A woman I know named Sheryl went to a salon to have her nails manicured. As the beautician began to work, they began to have a really good conversation about many subject. When they eventually touched on God, the beatician said, “I don’t believe God exists.”
“Why do you say that?” asked Sheryl, who has MS.
“Well, you just have to go out on the street to realize God doesn’t exist. Tell me, if God exists, would there be so many sick people? Would there be abandoned children? If God existed, there would be neither suffering nor pain. I can’t imagine loving a God who could all all these things.”
Sheryl thought for a moment. She didn’t respond because she didn’t want to start an argument. The beautician finsihed her job, and Sheryl left the shop.
Just after she left the beauty shop, she saw a woman in the street with long, stringy, dirty hair. She looked filthy and unkept. Sheryl turned, entered into the beauty shop again, and said to the beautician, “You know what? Beauticians do not exist.”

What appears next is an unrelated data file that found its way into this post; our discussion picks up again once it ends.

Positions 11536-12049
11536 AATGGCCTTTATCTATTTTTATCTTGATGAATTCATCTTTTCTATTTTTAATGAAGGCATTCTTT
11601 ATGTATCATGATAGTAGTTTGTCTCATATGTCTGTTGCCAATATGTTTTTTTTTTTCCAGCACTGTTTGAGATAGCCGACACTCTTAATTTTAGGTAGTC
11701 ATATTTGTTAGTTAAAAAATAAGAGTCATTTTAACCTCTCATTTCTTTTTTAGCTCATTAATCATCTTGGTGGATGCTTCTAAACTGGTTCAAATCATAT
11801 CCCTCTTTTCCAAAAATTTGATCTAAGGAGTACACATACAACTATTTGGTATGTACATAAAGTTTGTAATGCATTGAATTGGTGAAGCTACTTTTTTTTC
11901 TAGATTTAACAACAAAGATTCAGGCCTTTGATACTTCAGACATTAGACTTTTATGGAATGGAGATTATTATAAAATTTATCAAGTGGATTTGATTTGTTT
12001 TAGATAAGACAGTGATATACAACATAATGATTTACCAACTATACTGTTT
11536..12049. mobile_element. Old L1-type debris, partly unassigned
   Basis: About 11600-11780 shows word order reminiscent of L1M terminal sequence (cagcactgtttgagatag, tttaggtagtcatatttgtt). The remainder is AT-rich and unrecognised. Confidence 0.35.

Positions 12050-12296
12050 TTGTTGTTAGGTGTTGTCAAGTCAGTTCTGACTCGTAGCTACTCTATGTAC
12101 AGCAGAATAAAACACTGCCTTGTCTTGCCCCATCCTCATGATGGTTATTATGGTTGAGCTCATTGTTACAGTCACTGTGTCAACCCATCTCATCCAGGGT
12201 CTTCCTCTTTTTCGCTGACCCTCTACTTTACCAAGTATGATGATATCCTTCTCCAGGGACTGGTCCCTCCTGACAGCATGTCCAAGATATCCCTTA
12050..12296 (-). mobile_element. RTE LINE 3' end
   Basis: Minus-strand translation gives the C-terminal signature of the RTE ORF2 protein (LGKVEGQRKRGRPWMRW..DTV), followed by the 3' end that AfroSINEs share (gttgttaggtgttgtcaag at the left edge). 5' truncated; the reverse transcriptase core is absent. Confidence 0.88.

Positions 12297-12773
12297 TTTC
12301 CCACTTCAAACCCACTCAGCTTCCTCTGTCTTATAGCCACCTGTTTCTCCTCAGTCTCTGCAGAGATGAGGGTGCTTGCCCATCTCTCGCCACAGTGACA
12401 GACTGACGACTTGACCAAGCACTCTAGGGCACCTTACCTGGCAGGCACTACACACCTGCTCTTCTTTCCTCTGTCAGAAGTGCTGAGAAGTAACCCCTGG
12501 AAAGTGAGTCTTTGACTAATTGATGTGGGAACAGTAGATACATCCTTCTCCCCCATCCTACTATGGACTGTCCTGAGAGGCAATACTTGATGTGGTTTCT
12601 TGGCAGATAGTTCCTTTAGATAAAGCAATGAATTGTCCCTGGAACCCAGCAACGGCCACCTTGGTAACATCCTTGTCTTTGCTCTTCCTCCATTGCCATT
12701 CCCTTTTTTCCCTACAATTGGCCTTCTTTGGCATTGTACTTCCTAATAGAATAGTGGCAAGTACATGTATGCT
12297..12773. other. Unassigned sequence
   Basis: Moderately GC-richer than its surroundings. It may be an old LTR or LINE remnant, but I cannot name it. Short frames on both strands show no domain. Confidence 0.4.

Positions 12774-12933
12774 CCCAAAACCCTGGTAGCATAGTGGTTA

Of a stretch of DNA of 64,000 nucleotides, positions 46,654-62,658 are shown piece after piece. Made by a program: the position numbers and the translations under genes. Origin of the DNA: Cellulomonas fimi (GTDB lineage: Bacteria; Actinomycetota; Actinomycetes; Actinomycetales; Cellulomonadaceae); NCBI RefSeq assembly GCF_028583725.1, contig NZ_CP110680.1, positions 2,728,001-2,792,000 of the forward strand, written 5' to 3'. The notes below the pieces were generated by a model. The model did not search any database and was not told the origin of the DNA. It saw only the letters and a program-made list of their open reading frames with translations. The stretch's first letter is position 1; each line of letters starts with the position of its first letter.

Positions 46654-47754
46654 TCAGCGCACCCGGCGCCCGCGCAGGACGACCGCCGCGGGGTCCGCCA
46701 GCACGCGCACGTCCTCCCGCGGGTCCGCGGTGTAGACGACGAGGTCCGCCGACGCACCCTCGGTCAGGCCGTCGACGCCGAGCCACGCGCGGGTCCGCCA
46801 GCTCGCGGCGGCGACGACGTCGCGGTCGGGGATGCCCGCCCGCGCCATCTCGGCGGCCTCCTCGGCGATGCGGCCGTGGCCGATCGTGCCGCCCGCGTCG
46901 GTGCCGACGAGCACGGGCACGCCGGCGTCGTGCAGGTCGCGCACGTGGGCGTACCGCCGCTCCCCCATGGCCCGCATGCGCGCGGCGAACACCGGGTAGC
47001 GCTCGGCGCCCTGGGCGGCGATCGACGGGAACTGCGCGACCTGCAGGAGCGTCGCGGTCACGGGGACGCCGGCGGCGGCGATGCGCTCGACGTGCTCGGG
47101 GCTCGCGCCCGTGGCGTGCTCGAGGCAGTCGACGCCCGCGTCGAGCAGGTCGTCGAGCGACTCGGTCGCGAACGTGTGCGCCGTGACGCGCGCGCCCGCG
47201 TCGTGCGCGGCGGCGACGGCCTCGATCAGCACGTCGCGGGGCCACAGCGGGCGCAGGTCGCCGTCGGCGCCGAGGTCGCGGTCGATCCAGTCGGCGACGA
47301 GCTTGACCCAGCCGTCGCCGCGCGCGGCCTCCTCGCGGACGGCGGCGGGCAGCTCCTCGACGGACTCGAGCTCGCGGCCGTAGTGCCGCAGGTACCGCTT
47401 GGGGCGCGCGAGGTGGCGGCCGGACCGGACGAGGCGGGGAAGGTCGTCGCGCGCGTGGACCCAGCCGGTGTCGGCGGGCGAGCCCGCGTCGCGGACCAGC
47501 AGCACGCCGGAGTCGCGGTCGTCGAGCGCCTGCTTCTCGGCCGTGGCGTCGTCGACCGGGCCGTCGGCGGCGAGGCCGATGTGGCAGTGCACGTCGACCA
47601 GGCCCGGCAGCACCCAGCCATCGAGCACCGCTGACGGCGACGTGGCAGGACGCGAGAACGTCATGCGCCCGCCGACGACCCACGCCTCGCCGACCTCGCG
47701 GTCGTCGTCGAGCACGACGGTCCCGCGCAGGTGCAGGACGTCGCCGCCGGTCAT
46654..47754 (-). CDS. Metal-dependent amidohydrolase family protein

“How can you say that?” asked the surprised beatician. “I am here. I just worked on you. I exist.”
“No,” Sheryl exclaimed, “beauticians do not exist, because if they did, there would be no people with dirty, long hair and appearing very unkept like the woman outside!”
“Ah, but beauticians do exist,” she answered. “The problem is people do not come to me.”
Exactly. The main problem with doubt, when doubt gets toxic, is not what it does to us. It is what it keeps us from doing.